Vikki Bynum, Moderator

Dahmer Grocery Store

Vernon Dahmer's grocery store, located on Monroe Road, 3.5 miles from the Jones County line. Photo courtesy of Vernon Dahmer, Jr.

Vernon Dahmer, Western Union Telegram

Telegram from President and Mrs. Lyndon B. Johnson expressing sympathy for the family of Vernon Dahmer. Courtesy of Vernon Dahmer, Jr.

It took many years and five court trials to convict KKK Imperial Wizard Sam Bowers in 1998 of having ordered the murder of Vernon Dahmer. Today, Dahmer is revered for his courageous work on behalf of black civil rights. In honor of his memory, both a street and memorial park in Hattiesburg bear his name.

In the essay that follows, Dahmer’s grandniece, Wilmer Watts Backstrom, and Yvonne Bivins, a member of his extended family of Smiths…

View original 1,394 more words

2 replies »

  1. Maybe the one place were one could make a case for Newt and at least some commonality with the ‘Tea Party’ (or at least some factions of the Tea Party) would be what happened to Newt AFTER the war.

    Washington wanted nothing to do with recognizing Southerners who had supported the Union….let alone pay them for their service. Yet Newt doggedly tried for decades it appears to get said. I don’t know but hard to believe he didn’t get frustrated!

    “Hey GOP…the 19th century called…they found your backbone and spine”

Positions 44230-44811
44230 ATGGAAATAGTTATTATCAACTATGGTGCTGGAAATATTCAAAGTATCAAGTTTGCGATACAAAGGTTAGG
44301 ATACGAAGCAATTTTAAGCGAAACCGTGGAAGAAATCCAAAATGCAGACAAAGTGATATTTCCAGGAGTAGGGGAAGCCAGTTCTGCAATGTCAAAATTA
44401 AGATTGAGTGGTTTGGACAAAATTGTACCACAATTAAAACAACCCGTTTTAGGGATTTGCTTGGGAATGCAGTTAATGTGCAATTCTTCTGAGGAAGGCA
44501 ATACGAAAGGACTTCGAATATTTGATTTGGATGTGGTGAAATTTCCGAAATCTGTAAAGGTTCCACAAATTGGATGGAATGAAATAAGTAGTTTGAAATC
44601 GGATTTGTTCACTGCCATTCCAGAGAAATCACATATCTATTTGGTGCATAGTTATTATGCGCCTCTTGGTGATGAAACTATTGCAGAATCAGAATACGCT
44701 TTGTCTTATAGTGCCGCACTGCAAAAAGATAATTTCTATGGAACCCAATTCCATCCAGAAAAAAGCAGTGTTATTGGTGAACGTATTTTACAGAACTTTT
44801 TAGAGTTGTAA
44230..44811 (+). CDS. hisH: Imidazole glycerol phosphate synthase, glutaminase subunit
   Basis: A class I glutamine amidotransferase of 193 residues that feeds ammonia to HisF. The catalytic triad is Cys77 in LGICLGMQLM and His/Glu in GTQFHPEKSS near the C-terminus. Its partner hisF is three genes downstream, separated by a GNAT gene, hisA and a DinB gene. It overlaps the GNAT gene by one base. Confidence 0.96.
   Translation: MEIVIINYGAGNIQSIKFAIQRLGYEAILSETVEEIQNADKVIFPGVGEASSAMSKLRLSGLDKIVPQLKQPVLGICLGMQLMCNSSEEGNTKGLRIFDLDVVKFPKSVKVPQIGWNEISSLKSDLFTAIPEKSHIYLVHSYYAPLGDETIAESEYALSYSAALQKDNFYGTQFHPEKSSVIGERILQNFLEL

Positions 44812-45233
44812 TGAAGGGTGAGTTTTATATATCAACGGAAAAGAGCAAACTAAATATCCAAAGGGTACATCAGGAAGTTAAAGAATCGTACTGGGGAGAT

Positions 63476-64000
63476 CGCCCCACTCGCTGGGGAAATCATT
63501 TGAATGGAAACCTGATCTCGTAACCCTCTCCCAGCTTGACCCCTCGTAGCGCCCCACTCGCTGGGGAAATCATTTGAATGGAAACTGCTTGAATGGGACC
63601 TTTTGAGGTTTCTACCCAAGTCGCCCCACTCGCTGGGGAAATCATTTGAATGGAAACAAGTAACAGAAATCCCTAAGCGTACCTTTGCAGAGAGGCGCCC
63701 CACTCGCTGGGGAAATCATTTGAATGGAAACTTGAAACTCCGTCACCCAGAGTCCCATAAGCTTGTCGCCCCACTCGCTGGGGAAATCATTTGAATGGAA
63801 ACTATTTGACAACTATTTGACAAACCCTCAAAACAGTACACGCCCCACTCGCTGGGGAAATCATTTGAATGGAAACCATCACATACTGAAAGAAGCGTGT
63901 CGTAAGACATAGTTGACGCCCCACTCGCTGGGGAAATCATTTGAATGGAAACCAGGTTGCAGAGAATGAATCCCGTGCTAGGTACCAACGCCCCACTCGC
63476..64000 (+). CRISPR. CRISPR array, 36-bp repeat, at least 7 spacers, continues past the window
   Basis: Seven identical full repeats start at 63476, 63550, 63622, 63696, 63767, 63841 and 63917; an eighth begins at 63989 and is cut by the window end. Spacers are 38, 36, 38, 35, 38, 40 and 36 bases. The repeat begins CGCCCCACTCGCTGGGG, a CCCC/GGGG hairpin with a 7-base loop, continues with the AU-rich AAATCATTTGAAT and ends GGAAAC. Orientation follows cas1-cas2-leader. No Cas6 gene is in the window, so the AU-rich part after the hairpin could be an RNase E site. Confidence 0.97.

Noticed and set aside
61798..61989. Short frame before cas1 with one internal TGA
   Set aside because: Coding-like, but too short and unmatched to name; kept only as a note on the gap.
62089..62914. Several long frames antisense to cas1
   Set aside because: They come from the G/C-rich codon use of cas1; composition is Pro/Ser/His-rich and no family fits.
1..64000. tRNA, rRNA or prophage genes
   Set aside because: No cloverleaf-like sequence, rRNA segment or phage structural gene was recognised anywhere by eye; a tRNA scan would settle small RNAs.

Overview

(a thought I had recently)

    Washington also abandoned the south and this is why the ‘second era of slavery’ commenced e.g. Jim Crow Laws, etc. to a great extent.

    I think there’s a difference between ‘loathing Washington’ and the Washington status quo or graft, waste, etc. There’s a lot of Americans who are frankly ashamed of both major parties right now on the whole, but not every person in both parties.

    It makes me think of the HL Mencken quote:

    “Every decent man is ashamed of the government he lives under.”

    Randy Tate
    descendant of John Knight, Newt Knight’s older brother

    PS
    how about this for a paragraph:

    http://cenantua.wordpress.com/2014/06/29/d-h-strother-observes-negro-servants-bearing-arms/

    “Men must be totally blinded by passion not to perceive the sinister significance of this servile armament. It is to be expected that after having become familiarized with the license of camps and excitement of campaigning that these men will resume their former lives of rural simplicity and contended bondage? Will the hand that has acquired the usage of pistol and sabre quietly take up the shovel and the hoe again at the bidding of a master? This seems only an example of the general fatuity – a war instituted ostensibly in defense of negro slavery, against the only power on earth which has the will and ability to insure its protection – a war which must inevitable destroy the institution it professes to defend.”

    • Well said, Randy, and great to hear from you after a good while! You’re so right about the fed govt’s abandonment of southern Unionists after the war. In the midst of his frustration, Newt commented (around 1892-1893) that the ordinary farmers should have risen up and overthrown the slaveholders rather than fight their war for them–i.e, they should have defeated them by themselves. Unfortunately, mississippi’s tea partiers would empower the class that Newt loathed . . .

      Vikki